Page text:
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Harrowing Documentary Premieres on Aging out of The Foster Care System
By Sentinel News Service
Published April 19, 2018

“21 and Done” examines the many challenges youth face after leaving foster care. (Courtesy photo)

Real world issue takes center stage at the 24th Annual African American Film Marketplace (AAFM) and S.E. Manly Short Film Showcase.  With the help of filmmakers, the country’s forgotten youth are set in the spotlight.

Films With A Purpose (FWAP) will host the compelling new documentary on aging out of the foster care system – “21 and Done”. The film will premiere Sunday, April 29, 2018, 10:00 am at the 24th Annual African American Film Marketplace (AAFM) and S.E. Manly Short Film Showcase being held April 28 – 29, 2018 at Raleigh Studios by The Black Hollywood Education and Resource Center (BHERC).  Some of the filmmakers who have had their FWAP premiered or screened at the AAFM, include: Forgiveness writer-director Satie Gossett and Child Support 2017 Directors Guild of America Jury award-winning writer-director Alcee H. Walker.

The film is being executive produced by Sandra Evers-Manly, who started FWAP as a way to support emerging filmmakers to write and produce films that help to inspire, bring about change and motivate someone to take action. Selected to premiere under this social justice film initiative, “21 and Done” explores how turning 21 years-old is a celebrated rite of passage for many young Americans, but for too many foster youth, who age out of the Foster Care system by turning 21, that milestone usually becomes a harrowing countdown and can feel more like a ticking bomb. What should be a time of celebrating full adulthood, becomes a period of anxiety, desperation and danger for many. The film presents current and former foster youth facing these unique challenges, along with the organizations outside the system that are on the front lines battling for their futures. The premiere screening will also include a brunch and Q&A with a special panel related to foster care.

The film is the impetus of its award-winning writer-producer, Jocelyn Scott, a former TV journalist, who had covered a news story several years ago on foster youth. “Our society expects foster kids to be fully self-reliant as soon as they turn 21,” said Scott. “The reality is most of them find themselves without the necessary skills and resources to live independently.” Through the film, she wanted to revisit the issue to see if the foster care system had improved. What she discovered is that while there had been improvements, there was still a long way to go. She enlisted the help of acclaimed writer-director, Kiara C. Jones to shoot and co-write the film with her.  Both Scott and Jones have prior credits that clearly forecast that “21 and Done” would be part of their film repertoire. In addition to having worked as a national news producer for NBC Nightly News, Dateline NBC and as a senior producer at E! Television, Scott also won a Governor’s Emmy for Exemplary Programming for producing the documentary, Healing The Hate. While Jones is a Sony Pictures TV Diverse Directors Program alumna, as well as an Independent Spirit Award nominee for producing Director Anja Marquardt’s feature, She’s Lost Control. Jones also won a a DGA Grand Jury Award winner for her debut feature, Christmas Wedding Baby (licensed by VIACOM and Netflix). She collaborated with Oscar-winning writer Geoffrey Fletcher (Precious) and director Zoe Cassavetes (Broken English) for the Bombay Sapphire Imagination series that premiered at TriBeCa.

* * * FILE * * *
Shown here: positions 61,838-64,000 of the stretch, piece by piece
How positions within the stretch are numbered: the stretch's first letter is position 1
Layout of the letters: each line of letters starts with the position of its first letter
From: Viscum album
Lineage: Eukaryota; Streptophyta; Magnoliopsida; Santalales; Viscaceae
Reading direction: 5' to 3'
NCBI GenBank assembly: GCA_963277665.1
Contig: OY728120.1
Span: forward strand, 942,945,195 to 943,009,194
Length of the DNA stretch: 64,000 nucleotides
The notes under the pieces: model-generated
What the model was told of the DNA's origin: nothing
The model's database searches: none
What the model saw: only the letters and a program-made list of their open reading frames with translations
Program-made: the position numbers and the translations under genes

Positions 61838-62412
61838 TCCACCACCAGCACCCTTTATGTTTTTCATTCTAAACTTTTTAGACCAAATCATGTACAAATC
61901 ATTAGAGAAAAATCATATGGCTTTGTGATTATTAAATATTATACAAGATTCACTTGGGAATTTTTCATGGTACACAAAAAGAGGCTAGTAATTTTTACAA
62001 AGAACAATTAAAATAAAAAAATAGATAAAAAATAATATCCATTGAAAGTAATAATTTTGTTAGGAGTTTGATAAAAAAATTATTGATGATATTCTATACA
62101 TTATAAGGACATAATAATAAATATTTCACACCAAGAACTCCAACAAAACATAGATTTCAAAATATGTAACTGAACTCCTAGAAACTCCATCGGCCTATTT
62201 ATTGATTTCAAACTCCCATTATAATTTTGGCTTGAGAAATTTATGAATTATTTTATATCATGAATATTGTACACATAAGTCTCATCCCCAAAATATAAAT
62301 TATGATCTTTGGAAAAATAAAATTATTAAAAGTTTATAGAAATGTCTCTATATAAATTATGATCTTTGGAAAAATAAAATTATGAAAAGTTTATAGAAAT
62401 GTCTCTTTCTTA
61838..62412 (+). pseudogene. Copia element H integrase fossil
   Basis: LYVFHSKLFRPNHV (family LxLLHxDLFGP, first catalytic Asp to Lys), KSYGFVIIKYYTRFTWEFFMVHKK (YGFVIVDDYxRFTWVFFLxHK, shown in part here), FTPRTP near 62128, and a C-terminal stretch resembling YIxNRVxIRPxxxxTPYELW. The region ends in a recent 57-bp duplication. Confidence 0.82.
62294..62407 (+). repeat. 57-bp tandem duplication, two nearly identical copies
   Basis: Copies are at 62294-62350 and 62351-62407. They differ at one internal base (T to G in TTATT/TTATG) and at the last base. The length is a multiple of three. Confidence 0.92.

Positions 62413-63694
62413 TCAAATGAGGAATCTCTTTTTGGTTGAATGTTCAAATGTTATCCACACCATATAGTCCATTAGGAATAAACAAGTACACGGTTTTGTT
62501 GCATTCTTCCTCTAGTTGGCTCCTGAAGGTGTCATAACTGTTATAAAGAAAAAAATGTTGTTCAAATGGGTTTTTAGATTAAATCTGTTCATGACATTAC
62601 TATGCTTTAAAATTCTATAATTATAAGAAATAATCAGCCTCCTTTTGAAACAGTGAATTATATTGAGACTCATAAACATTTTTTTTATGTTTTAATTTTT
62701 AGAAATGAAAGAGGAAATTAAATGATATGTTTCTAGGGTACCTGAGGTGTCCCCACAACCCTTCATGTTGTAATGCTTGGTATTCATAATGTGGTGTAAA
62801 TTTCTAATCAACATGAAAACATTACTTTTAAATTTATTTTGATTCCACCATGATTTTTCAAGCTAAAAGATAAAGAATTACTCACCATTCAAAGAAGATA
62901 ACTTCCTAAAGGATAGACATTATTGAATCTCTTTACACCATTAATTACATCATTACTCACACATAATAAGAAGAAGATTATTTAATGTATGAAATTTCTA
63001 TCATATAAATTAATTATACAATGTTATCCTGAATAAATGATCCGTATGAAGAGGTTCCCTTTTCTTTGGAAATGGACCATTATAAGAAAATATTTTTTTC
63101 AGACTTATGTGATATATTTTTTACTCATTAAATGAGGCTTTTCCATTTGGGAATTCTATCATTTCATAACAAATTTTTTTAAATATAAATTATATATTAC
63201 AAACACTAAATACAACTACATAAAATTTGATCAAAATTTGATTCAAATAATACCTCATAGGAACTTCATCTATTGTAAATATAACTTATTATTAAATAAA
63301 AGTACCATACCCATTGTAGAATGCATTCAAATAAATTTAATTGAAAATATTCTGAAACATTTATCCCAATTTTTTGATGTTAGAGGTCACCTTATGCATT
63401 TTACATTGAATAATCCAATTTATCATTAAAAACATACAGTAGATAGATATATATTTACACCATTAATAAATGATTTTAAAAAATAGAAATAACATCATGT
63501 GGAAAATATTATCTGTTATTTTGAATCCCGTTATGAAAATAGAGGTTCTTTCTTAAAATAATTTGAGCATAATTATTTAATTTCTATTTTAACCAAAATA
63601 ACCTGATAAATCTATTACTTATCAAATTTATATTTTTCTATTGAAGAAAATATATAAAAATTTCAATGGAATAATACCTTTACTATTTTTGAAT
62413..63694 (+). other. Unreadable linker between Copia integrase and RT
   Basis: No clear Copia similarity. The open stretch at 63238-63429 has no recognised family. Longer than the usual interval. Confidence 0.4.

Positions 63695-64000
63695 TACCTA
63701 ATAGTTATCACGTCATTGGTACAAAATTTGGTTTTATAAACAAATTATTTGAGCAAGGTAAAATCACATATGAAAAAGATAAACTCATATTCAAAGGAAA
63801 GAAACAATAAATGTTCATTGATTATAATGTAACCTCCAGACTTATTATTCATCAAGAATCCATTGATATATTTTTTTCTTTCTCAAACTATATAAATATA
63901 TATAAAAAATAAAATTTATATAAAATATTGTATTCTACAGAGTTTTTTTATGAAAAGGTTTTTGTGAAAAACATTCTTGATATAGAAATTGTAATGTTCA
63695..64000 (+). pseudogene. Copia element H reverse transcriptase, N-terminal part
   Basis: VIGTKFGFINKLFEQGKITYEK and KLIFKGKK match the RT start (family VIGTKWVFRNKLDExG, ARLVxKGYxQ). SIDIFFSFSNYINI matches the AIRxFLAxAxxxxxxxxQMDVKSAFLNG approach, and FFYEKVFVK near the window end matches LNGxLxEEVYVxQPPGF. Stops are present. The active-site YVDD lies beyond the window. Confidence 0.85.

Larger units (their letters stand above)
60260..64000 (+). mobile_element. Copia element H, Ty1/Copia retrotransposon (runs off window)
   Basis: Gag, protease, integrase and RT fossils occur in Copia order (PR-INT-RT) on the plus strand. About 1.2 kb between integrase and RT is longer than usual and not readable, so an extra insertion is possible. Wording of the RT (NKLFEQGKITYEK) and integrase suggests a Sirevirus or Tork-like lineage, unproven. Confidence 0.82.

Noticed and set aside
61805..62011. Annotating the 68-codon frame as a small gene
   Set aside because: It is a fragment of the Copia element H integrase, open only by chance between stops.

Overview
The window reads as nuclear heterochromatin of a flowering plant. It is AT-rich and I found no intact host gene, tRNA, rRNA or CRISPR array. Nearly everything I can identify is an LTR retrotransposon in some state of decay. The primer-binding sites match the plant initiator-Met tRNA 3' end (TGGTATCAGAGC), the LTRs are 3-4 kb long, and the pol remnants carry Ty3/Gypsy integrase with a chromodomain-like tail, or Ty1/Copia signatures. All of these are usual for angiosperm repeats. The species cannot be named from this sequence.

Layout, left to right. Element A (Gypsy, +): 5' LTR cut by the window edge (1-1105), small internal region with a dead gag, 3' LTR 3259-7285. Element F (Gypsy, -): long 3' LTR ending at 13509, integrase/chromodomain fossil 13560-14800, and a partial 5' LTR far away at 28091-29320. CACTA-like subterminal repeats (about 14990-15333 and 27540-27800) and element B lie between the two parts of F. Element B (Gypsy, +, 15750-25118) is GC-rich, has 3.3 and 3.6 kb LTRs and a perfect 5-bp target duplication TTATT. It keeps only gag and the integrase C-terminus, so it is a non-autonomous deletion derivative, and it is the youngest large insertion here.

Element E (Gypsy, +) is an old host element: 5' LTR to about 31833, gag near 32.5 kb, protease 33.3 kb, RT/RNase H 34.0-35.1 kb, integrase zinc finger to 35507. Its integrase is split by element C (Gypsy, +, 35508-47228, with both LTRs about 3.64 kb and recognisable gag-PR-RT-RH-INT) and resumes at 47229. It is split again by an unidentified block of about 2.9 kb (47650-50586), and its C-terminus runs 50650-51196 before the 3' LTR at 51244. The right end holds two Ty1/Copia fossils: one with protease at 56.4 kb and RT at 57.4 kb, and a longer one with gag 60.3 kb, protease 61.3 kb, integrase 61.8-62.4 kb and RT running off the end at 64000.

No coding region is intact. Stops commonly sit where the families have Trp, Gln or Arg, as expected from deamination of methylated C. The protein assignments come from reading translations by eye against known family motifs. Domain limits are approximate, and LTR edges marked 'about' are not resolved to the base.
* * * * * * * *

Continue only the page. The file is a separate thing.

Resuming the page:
Films With A Purpose (FWAP) supports the production, completion and distribution of diverse films with stories that impact the hearts and minds of the viewer. FWAP aims to Educate, Inspire and Empower future filmmakers, writers and directors; and to raise the anticipation of audiences for meaningful storytelling and excellence in filmmaking for generations to come.

As one of the first film festivals to screen diverse short films more than two decades ago, the S.E. Manly Short Film Showcase continues to provide an opportunity for the artistry of emerging African American Filmmakers by hosting this annual festival.  Over 86 Films are screened in blocks with a moderated Q & A with directors, cast and crew at the end of each block and provides the audience insight and a chance to engage in the dialogue.

Additional highlights include: the opening gala held at the Nate Holden Performing Arts Center Friday April 27, the AAFM at Raleigh Studios on Saturday, April 27 and Sunday, April 29, 2018. Films are screened on both days from 10:00 am until 10:00 pm.  The BHERC Youth Diversity Short Film Festival, featuring young aspiring filmmakers of tomorrow from local arts organizations and high schools; Industry Panels and Salons on both days from 1:00 pm until 6:00 pm Closing of the Festivities on Sunday night includes the classic Soul Food & Film Reception at 10:00 pm.  The costs include: Opening Night Festivities $55 (at the Nate Holden Performing Arts Center, 4708 W Washington Blvd, LA, CA 90016); a pass for a block of films is only $15 for students with ID and $20 for adults; an All Day Pass is $50; the “21 and Done” Premiere is $25 and $15 for students; Panels are $20; Anatomy of a Script Panel (FREE); Closing Night Reception is $25 (Soul Food & Film); and the Weekend Pass (includes Opening Night, All Day Pass for films, Panels, Closing Night Reception, T-Shirt and BHERC Commemorative Bag) is $150.

To purchase tickets and for the complete schedule, please visit www.BHERC.org or call (310) 284-3170.  To attend the Film Festival consider riding LA Metro – Go Metro: Take the Metro Local Line 10/48 to Melrose Ave. & Van Ness. Raleigh Studios is right across the bus stop on Melrose Avenue. Plan your trip on metro.net or call 323.GO. METRO (323.466.3876).

 

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